Posted on October 29, 2018
Plain Sight Strategy #1: Being There
White space is the essential empty areas in between that hidden in plain sight. We barely notice them … until they’re not there:
When making investment decisions, most people likewise assume that the most eye-catching ink matters the most: an alarming economic forecast, an exciting Initial Public Offering, a hot trading tips. But there’s a catch; this commonplace assumption does not hold up under evidence-based scrutiny. In reality, you have little or no control over how the most obvious news impacts your investments. The most exciting action has already been priced into any trade you might make well before you decide to make it.
Instead of fixating on the headline news, consider that liberating financial white space. There, hidden in plain sight, you’ll find a number of powerful investment strategies that are freely available and far more within our control. In this series, we’ll introduce three of our favorite “plain sight” investment strategies:
- Being there
- Managing for market risks
- Controlling costs
We emphasize these – and we think that you should too – because (1) they’re simple enough to apply once you know they’re there, (2) they can have a significant impact on your investment experience, and (3) we see too many investors ignoring them at their peril.
Plain-Sight Strategy #1: Being There
To receive a return on your investment, first you must invest (and stay invested).
Bottom line, you cannot expect your stash of cash to grow when it is lying fallow. It’s hard to imagine a more basic principle than that, so why do so few investors manage to embrace it? The answer is found in a sentiment you may have heard before: Investing is simple, but, it’s not easy.
It’s relatively simple to accept the notion of no pain, no gain. To earn returns, you must put your assets at risk in ventures that are expected to compensate you for your faith that they will succeed … if they do. Then you must patiently await the desired success, knowing that it is expected but not guaranteed. The riskier the ventures, the less certain the outcomes, but the more you can expect to earn for enduring the uncertainty … if you do.
Instead, many investors panic when market risk arises and move their money to the proverbial sidelines. They also fret that they’re going to miss the boat when the market surges, so they pile into whatever is the latest success story. To cite just one of many analyses of these tendencies, a 2014 Federal Reserve economic synopsis looked at performance from 1984–2012 and found annual damage of up to 5 percent attributable to return-chasing behavior. The report concluded: “[P]oor investment timing caused by return-chasing behavior has a significant impact on portfolio performance.”1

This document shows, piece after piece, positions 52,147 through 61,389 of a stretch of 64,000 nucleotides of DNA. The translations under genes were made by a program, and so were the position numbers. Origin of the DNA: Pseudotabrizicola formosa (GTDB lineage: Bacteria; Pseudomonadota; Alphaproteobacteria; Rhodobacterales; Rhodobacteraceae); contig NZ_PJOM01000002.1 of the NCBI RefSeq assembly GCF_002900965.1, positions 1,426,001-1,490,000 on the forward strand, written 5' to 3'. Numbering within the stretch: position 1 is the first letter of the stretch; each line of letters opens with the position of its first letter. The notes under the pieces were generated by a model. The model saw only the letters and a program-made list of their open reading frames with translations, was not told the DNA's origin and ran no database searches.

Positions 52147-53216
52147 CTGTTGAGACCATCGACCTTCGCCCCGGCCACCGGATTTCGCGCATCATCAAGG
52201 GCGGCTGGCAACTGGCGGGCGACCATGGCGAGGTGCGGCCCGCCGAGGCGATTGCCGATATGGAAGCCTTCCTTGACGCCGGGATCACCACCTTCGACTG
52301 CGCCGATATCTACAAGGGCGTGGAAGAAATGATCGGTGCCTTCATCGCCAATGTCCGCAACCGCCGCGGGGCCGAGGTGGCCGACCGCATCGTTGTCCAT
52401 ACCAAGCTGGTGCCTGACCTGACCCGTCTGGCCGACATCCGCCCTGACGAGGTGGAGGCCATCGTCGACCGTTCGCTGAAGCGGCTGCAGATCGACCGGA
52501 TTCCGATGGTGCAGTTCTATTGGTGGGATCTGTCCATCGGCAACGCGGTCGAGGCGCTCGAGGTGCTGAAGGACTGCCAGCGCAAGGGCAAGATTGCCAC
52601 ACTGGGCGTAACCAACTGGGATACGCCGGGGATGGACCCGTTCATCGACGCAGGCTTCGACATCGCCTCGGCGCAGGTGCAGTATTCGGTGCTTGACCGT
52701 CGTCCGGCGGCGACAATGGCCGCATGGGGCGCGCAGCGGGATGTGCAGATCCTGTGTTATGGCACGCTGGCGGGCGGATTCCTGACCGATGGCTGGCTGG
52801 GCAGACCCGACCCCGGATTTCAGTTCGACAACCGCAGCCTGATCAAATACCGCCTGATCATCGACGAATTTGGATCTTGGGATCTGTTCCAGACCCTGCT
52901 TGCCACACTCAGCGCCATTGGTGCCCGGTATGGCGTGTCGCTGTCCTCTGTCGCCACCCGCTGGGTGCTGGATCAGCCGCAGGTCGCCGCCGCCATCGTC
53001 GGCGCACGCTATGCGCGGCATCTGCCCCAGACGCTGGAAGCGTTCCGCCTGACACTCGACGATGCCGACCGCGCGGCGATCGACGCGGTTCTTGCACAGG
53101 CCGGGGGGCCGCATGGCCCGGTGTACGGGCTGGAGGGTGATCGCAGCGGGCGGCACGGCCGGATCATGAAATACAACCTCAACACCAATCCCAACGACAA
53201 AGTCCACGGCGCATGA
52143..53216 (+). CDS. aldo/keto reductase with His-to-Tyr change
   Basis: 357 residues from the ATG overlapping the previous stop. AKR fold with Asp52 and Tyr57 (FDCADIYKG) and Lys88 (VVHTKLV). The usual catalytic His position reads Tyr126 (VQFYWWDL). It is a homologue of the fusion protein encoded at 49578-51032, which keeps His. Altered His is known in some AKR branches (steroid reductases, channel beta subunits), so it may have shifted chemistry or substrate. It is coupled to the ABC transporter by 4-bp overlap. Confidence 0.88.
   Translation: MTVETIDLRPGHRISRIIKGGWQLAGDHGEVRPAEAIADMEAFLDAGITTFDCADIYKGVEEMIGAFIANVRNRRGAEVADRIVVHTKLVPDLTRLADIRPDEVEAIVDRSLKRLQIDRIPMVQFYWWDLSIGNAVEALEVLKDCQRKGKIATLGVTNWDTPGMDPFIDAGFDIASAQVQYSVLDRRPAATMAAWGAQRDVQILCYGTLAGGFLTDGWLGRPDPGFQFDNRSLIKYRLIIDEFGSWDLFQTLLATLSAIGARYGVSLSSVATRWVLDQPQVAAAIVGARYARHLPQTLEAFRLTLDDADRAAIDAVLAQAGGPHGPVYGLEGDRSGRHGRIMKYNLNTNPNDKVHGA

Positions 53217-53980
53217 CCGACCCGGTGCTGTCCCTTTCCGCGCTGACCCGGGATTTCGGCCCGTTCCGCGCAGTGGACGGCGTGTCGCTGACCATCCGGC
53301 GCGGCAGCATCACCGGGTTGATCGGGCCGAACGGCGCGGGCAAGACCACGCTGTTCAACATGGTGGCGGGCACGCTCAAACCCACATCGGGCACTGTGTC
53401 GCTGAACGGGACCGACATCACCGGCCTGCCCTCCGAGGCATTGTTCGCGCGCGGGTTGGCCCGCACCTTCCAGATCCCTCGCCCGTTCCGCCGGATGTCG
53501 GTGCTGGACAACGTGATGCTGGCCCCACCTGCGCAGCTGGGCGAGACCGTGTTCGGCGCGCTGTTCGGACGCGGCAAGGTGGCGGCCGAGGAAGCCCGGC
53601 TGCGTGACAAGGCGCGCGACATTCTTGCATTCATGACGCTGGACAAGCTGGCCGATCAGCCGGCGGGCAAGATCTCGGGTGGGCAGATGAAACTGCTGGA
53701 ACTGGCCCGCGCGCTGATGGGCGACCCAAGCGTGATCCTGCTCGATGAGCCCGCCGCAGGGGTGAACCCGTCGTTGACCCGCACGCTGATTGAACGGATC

By chasing and fleeing hot and cold markets, you’re undesirably buying high and selling low. You’re also disregarding decades of empirical evidence that informs us that one of the best ways to capture long-term market growth is to build a solid, individualized plan, and to then stick to your plan by riding out the market’s near-term ebbs and flows.
With this simple strategy, you’re trusting that the market will continue to do what it has done for many decades when viewed from a long-term perspective: It has grown.
To echo our earlier mentioned sentiment, it’s simple to understand how the market’s gains and pains are so closely related. But it’s never easy to endure the pain when it occurs – whether that’s in the form of plummeting markets or tempting trends. Like a first-time skydiver, you cannot know how you’re going to feel and what you’re going to do about a free-fall until you’re in it. Behavioral finance informs us that, thanks to our most basic instincts, we’re subjected to a host of financially damaging biases 3 – loss aversion, recency (focusing largely on recent events/performance with little regard to more distant events/performance), herd mentality and many others – that lead us astray during these sorts of “fight or flight” market conditions.
This is why you want to prepare for your investment leaps well in advance, preferably with an evidence-based adviser at your side to help you maintain your resolve.
In our next piece, we’ll introduce our plain-sight strategy for managing challenging market risks and temptations, so you can be better equipped in your quest for long-term investment success.
Shore Point Advisors is registered as an investment adviser with the State of New Jersey. Shore Point Advisors only transacts business in states where it is properly registered, or is excluded or exempted from registration requirements. Past performance is not indicative of future results. All investment strategies have the potential for profit or loss. There are no assurances that an investor’s portfolio will match or outperform any particular benchmark. This content was prepared by a third-party provider. All information is based on sources deemed reliable, but no warranty or guarantee is made as to its accuracy or completeness. All expressions of opinion reflect the judgment of the authors on the date of publication and are subject to change.
1 Chien, YiLi. “The Cost of Chasing Returns. Economic Synopsis, 2014 Number 18” Federal Reserve Bank of St. Louis, 18 Jul. 2014, files.stlouisfed.org/files/htdocs/publications/es/14/ES_18_2014-07-18.pdf.
2 Clements, Jonathan. “Are Index-Fund Investors Smarter?” MarketWatch, 30 Mar. 2015, www.marketwatch.com/story/are-index-fund-investors-smarter-2015-03-30.
3 Stalter, Kate. “7 Behavioral Biases That May Hurt Your Investments.” U.S. News & World Report, U.S. News & World Report, 26 May 2015, 2:09pm, money.usnews.com/money/personal-finance/mutual-funds/articles/2015/05/26/7-behavioral-biases-that-may-hurt-your-investments.